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No. of Recommendations: 3
An analysis report:

"Over the last few days, we have been getting an increasing number of
questions regarding Apple shifting its ipod mini storage medium from
1" HDDs to flash.
First, we would note that this concern has been out there since the
Spring.
Second, while we believe it is possible that Apple will offer, in the
relatively near future, a lower-end iPod mini, we would remain
skeptical of wholesale replacement -- particularly on higher-end
capacity points -- due purely to economics. For example, a 4GB iPod
mini sells today for $199. A 4GB hard drive has a bill of material
cost of approximately $70. 4GB of capacity from flash would cost at
least $160 at today's low-end spot rates. In addition, Seagate is
ramping production on a 8 GB 1" product that will likely sell for
nearly the same ASP. Finally, there is some debate on whether or not
there is sufficient capacity to meet a complete iPod mini transition
to flash. Therefore, we believe it is likely that Apple may introduce
a 2GB mini and potentially a 4 GB ipod mini using flash that offers
extended battery life (and better durability), but would expect them
to also offer a 1" HDD based iPod mini at 8GB and potentially 10 GB
capacity points as well. Separately, we would note that the maker of
the Rio MP3 player is getting out of the MP3 business.
Third, while Apple's potential move to flash would obviously be a
modest disappointment for the drive industry, we do not believe it has
a meaningful impact on Seagate. We estimate they shipped
approximately 6 million 1" drives over the last 4 quarters. Assuming a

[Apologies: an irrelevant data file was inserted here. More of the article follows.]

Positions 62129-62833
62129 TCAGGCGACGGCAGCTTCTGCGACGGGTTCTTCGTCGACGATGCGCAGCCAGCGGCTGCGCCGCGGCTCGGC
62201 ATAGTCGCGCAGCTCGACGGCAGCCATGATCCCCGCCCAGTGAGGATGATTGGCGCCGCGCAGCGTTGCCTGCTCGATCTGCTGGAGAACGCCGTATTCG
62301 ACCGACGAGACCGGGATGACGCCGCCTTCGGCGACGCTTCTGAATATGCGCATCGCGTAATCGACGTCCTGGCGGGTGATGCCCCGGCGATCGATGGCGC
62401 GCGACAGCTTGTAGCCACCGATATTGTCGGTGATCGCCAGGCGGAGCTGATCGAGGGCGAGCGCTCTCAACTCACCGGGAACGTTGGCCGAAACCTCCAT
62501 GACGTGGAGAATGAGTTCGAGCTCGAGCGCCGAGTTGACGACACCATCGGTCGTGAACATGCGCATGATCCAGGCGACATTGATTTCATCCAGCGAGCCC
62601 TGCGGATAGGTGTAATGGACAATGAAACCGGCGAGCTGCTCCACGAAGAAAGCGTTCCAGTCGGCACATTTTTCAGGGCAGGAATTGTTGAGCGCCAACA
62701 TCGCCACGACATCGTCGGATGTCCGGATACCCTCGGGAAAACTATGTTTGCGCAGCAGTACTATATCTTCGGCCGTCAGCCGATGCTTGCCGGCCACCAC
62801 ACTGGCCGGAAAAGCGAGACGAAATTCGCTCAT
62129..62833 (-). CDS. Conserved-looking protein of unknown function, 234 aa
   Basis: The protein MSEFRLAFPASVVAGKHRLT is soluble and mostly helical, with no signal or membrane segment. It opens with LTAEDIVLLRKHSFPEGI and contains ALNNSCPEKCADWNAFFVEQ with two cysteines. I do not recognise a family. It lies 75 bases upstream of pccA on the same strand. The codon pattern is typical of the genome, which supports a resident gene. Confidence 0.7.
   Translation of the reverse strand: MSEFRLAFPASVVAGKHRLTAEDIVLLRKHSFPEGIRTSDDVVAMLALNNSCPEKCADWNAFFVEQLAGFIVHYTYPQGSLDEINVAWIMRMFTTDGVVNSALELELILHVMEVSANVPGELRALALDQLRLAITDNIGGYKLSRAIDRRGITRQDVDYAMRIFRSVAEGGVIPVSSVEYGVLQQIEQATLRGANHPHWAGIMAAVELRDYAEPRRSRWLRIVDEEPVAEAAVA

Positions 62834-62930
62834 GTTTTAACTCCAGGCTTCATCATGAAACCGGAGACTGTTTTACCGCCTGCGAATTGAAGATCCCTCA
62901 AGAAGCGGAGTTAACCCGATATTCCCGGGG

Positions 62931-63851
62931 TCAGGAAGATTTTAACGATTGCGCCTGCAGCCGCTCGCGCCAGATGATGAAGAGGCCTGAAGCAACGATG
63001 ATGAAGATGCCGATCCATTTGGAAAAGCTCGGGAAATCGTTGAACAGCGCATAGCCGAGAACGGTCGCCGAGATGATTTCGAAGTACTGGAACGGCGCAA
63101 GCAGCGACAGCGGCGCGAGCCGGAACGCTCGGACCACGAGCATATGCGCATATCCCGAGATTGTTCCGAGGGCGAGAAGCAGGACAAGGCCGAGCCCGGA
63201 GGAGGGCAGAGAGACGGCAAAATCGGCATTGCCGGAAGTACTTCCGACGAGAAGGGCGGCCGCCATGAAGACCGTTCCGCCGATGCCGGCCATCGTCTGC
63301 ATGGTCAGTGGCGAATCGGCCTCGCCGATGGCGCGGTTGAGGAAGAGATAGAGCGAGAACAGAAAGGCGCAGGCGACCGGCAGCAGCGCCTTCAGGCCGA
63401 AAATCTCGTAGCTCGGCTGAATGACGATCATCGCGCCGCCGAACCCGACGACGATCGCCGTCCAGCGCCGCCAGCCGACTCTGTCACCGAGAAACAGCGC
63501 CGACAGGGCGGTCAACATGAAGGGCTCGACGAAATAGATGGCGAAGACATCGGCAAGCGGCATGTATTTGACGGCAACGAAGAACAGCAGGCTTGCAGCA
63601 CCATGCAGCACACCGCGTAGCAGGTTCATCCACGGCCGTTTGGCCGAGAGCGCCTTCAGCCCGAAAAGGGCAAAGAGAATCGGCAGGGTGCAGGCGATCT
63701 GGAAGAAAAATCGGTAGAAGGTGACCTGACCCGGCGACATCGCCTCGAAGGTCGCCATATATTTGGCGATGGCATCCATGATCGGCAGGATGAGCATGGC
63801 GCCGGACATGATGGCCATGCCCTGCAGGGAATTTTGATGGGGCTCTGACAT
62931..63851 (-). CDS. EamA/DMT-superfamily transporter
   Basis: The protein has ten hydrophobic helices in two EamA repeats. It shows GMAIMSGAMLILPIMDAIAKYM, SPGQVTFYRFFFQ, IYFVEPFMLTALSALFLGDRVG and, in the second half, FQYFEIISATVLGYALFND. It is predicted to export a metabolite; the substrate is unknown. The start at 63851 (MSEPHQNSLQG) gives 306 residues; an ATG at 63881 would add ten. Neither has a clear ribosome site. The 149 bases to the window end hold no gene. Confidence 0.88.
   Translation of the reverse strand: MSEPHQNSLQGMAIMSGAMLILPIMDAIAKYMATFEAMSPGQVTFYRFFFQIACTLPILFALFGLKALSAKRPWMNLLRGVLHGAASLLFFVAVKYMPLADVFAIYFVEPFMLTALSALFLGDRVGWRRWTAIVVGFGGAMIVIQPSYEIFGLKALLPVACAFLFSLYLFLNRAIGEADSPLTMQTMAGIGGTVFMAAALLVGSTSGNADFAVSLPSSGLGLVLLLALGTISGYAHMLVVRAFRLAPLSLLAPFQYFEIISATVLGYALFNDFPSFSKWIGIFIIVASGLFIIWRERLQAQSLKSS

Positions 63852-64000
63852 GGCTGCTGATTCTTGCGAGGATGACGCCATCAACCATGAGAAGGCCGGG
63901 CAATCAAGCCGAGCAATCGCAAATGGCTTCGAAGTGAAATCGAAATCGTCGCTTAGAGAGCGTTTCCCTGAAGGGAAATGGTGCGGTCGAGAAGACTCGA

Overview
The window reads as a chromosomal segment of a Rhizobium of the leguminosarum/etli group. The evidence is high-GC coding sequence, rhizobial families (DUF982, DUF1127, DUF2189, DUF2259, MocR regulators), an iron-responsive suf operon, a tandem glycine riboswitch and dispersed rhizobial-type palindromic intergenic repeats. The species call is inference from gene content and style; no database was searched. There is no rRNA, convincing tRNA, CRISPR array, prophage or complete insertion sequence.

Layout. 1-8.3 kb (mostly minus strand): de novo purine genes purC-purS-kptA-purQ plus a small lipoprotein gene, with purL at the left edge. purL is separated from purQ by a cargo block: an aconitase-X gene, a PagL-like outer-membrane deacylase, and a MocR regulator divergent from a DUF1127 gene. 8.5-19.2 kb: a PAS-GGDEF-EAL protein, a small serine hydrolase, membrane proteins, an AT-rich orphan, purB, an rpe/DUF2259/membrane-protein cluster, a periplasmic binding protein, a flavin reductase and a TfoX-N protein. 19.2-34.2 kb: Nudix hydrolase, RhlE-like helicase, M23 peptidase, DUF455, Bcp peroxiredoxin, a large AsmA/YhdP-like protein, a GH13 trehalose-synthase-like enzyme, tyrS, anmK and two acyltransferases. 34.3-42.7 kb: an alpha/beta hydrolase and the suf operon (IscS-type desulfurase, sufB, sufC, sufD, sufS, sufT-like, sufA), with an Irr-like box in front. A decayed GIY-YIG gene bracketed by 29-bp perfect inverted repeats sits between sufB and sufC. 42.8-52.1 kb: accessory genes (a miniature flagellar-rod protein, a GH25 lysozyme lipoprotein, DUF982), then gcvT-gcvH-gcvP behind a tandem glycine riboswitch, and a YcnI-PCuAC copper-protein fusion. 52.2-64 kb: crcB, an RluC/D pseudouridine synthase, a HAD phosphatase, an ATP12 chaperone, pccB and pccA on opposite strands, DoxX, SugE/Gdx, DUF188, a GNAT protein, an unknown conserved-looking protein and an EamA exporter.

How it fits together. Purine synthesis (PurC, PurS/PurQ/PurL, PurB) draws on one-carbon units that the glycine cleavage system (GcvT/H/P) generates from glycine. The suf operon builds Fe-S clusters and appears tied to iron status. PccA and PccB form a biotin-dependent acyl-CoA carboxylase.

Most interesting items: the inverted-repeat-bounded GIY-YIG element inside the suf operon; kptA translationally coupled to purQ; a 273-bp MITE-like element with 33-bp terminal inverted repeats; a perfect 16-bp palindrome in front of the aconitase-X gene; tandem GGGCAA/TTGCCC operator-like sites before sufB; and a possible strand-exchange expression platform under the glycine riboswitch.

$70 price point, that would imply approximately $420 million in
revenue. Further, we would point out that over 20% of the 1" units
shipped last quarter by Seagate went for non-MP3 applications.
Therefore, while Apple represents approximately 70%-80% of the MP3
market, they probably only purchased approximately 1.3-1.5 million
units from Seagate last quarter or approximately $100 million (4%-5%
of revenue) and less as a percent of profits.
Additionally, Seagate's factories are structured in such a way that
they can easily flip to other form factors within a day or two....this
is something competitors cannot do as quickly.
With regard to the enterprise market, we have already built into our
model, as we believe has the rest of the street, expectations that
Hitachi would be more competitive in 2H05...so this would not
represent a change in our numbers....in fact, if Hitachi once again
stumbles, it would represent upside for STX. The enterprise market is
once again seeing normal price declines.
Desktop spot market prices remain firm suggesting solid sell-through
for back to school.
Finally, STX still has several other important and potentially
sizeable growth vectors ahead:
1 - the notebook market, which experienced 33% y/y growth in the last
quarter and is expected to grow north of 20%y/y for the next several
year -- STX has a low double digit market share in this segment -- but
the new perpendicular notebook drive should allow them to vault to a
leadership position -- this market is much more important and sizeable
than the MP3 market.
2. The PVR market -- Seagate has been rapidly gaining share in this
rapidly emerging market.....these are higher ASP and higher margin
contribution dollar drives -- should be a significant driver of STX
growth over the next several years.
3. the auto market - several 2006 model year cars (including a new
Acura model) will be coming out with hard drives built in....total
shipments into the automobile market in 2005 were probably around 1
million units -- a fraction of the total car market potential.
Net, net we continue to like Seagate and would use the weakness as a
buying opportunity. Apple and enterprise concerns have generally been
built into the stock and account for much of the decline in the stock
price recently. Today's downside likely reflects more of a lack of
buyers on weakness than meaningful fundamental issues. Further, free
cash flow yield adds significant downside support."


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